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Tinplate - A way to go

An Introduction to Tinplate Trains


Toy trains that are entirely made of sheet metal are referred to as "tinplate".  These are some of the earliest toy trains dating back to the turn of the previous century.  They grew in popularity over a number of years through the 1920’s and 1930’s. They come in a number of gauges, but are principally found in O gauge and Standard Gauge (similar to G size trains), though some are found in S gauge.  These are typically toy trains, as opposed to model trains, because they were not made to true scale. Early tinplate trains were operated by wind-up mechanisms or batteries. By the end of the 1920’s electric powered trains became the norm. 


Lionel, American Flyer, Marx and Ives are the most well-known tinplate manufacturers and made most of their tinplate trains before World War II. Lionel initiated the term “prewar” to describe these trains, because after the United States entered World War II, Lionel and other toy companies stopped making trains to produce military equipment until the end of World War II in 1945. After the war, Toy train manufacturers resumed making trains again, but most did not make tinplate-looking trains anymore. This is commonly referred to as the Postwar Era, when trains were made from diecast metal and plastics and scale trains became more common.

 Above is a Comet O-gauge set that was made by American Flyer (A.C. Gilbert) in 1935.  Cars have pin connections.  

I get these classic tinplate trains in the shop from time to time, and they do not seem to stay in stock long.  Some of these date back to the 1920’s and 1930's and still run! 


Often the sets, I get are not running.  Since I do quite a bit of repair work, I can often manage to get non-working sets running again.  I tend to focus on the ones that are in good external condition.  I have been able to get many of these 90+ year-old trains running,  though it takes a bit of patience and elbow grease.  I am always thrilled when one of these can be brought back to life. I am impressed with how well they run and how good they look after being cleaned up.  The metalwork and finishes on these trains are what have attracted collectors of all ages.  Some rare models can get to be quite costly, but it many are surprisingly affordable and retain the beauty of design that was the standard  80-90 years ago.

Above is a Lionel 254 tinplate set produced from 1924-1932.  These employ latch couplers.


Tinplate construction continued in the Postwar Era, but was slowly replaced by less costly and easier to detail cast metals and plastics.  American Flyer made tinplate rail cars through the late 1940’s when they transitioned to diecast metal and plastic.  By the 1960's, there was very little tinplate being produced.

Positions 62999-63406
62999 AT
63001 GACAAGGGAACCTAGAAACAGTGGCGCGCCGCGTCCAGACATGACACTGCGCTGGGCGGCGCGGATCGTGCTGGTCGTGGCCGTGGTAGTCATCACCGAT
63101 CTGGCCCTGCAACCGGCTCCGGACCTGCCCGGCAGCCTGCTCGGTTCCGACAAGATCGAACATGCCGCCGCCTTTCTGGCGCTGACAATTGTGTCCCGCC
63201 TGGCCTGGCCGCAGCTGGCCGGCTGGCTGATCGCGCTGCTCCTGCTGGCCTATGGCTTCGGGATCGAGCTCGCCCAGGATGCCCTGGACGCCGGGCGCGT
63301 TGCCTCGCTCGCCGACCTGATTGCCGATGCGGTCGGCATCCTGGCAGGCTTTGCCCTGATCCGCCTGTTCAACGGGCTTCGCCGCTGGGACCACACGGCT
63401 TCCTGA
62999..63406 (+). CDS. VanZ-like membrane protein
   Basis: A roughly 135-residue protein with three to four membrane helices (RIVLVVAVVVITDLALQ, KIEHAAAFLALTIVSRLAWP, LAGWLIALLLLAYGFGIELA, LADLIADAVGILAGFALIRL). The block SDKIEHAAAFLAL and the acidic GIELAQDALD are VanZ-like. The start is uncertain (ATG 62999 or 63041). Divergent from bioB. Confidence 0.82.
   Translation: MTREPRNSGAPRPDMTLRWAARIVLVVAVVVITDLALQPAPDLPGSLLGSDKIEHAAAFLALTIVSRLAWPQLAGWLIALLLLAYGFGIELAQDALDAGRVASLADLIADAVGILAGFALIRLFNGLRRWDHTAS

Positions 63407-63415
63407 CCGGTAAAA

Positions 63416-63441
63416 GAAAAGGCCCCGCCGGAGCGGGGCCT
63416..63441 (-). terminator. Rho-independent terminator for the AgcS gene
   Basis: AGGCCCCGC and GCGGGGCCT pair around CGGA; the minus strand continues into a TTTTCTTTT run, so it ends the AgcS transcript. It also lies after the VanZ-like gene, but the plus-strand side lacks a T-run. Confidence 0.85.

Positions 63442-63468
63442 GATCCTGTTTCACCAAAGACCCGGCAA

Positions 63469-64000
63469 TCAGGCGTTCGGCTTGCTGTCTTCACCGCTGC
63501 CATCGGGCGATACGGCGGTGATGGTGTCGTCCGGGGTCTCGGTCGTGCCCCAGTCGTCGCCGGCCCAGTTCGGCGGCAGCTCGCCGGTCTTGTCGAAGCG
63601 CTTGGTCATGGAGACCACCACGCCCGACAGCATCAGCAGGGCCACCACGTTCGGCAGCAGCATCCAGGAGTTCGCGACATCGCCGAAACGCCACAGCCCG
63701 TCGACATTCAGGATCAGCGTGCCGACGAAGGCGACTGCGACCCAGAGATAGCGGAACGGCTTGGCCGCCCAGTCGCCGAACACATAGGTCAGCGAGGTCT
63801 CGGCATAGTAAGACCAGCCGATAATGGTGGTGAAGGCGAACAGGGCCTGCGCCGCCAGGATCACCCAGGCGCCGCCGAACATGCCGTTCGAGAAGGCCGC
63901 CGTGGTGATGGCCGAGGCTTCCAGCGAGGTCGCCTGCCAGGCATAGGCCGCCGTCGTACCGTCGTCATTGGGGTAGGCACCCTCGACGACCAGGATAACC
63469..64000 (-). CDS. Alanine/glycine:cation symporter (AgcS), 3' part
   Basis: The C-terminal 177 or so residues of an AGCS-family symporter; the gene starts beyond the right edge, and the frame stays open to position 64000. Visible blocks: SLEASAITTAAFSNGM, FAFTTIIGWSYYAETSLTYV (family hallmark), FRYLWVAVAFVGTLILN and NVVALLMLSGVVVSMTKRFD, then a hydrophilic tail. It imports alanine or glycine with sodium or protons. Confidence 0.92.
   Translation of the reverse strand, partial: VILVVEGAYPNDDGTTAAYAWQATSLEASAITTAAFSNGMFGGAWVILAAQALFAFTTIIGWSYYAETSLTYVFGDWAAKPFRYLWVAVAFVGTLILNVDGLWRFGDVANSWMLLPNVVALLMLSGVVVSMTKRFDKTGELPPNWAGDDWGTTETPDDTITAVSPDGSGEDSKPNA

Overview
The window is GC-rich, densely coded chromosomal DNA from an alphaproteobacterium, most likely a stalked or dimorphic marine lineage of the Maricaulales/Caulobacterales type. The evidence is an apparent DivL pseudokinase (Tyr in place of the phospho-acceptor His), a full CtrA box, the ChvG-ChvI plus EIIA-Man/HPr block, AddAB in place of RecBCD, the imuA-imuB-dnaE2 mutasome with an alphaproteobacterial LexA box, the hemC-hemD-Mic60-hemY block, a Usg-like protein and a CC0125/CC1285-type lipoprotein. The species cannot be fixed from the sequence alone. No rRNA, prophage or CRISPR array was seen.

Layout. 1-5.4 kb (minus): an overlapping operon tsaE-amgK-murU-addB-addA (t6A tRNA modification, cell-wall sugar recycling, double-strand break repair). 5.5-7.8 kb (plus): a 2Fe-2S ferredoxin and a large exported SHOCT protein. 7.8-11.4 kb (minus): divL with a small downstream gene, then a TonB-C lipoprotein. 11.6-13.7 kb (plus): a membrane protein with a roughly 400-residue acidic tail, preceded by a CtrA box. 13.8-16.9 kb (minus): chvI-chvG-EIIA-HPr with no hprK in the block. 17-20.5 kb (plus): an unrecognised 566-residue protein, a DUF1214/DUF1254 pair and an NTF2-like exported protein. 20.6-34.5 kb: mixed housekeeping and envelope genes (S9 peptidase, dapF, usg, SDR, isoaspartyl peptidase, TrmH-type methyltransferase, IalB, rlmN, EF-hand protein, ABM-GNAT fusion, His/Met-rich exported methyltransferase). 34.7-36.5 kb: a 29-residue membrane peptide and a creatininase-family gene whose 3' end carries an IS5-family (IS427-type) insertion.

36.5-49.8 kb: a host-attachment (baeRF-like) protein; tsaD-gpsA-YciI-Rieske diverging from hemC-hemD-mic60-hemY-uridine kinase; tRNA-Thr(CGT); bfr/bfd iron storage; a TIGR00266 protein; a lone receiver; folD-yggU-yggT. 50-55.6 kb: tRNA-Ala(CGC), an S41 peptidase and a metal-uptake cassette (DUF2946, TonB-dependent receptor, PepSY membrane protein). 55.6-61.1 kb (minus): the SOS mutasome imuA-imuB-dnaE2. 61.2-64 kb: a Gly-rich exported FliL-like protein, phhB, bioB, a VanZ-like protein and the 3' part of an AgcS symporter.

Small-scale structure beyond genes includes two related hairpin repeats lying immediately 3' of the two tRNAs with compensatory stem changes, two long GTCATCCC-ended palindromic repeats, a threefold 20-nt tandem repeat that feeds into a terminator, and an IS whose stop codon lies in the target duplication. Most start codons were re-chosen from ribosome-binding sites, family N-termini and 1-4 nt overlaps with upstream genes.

Early tinplate trains employ a variety of coupling systems, from tab and slot, to latch couplers, links and pins.  So, if you want to run them together, make sure you get the right connections.  Sometimes the coupler on one end of a car may be replaced to enable cars with different couplers to be run together.

Above is an American Flyer 716 operating hopper car from the late 1940’s with link couplers

A few manufacturers make tinplate and reproduction tinplate trains today such as   JLM Trains, who still makes standard gauge trains and MTH, who until recently, made reproduction Lionel tinplate and had their own line called Tinplate Traditions.  You can find more comprehensive listings of current and historic tinplate manufacturers on Train Collectors Association sites.


There are many tinplate accessories made from sheet metal that were produced well into the 1950’s.  Marx, Lionel, American Flyer and others made these as colorful and fun additions to operating train sets. Painted sets can be stripped to bare metal and repainted if the finish is in poor condition, however the lithographed ones cannot be so easily restored if the finish is damaged.

Above is a Marx Talking Glendale Station from the 1950’s.  The sound comes from a record that is operated by a hand crank.

Values of trains can vary widely depending on collectability, rarity, condition and other specifics.  But, you do not have to spend a fortune to get a really beautiful classic train. I hope you will check out tinplate trains. I thoroughly enjoy the endless variety of model railroading and toy train collecting and hope you will too.  Find what makes you happy and (depending on your taste) you may be surprised at how reasonably priced these can be.

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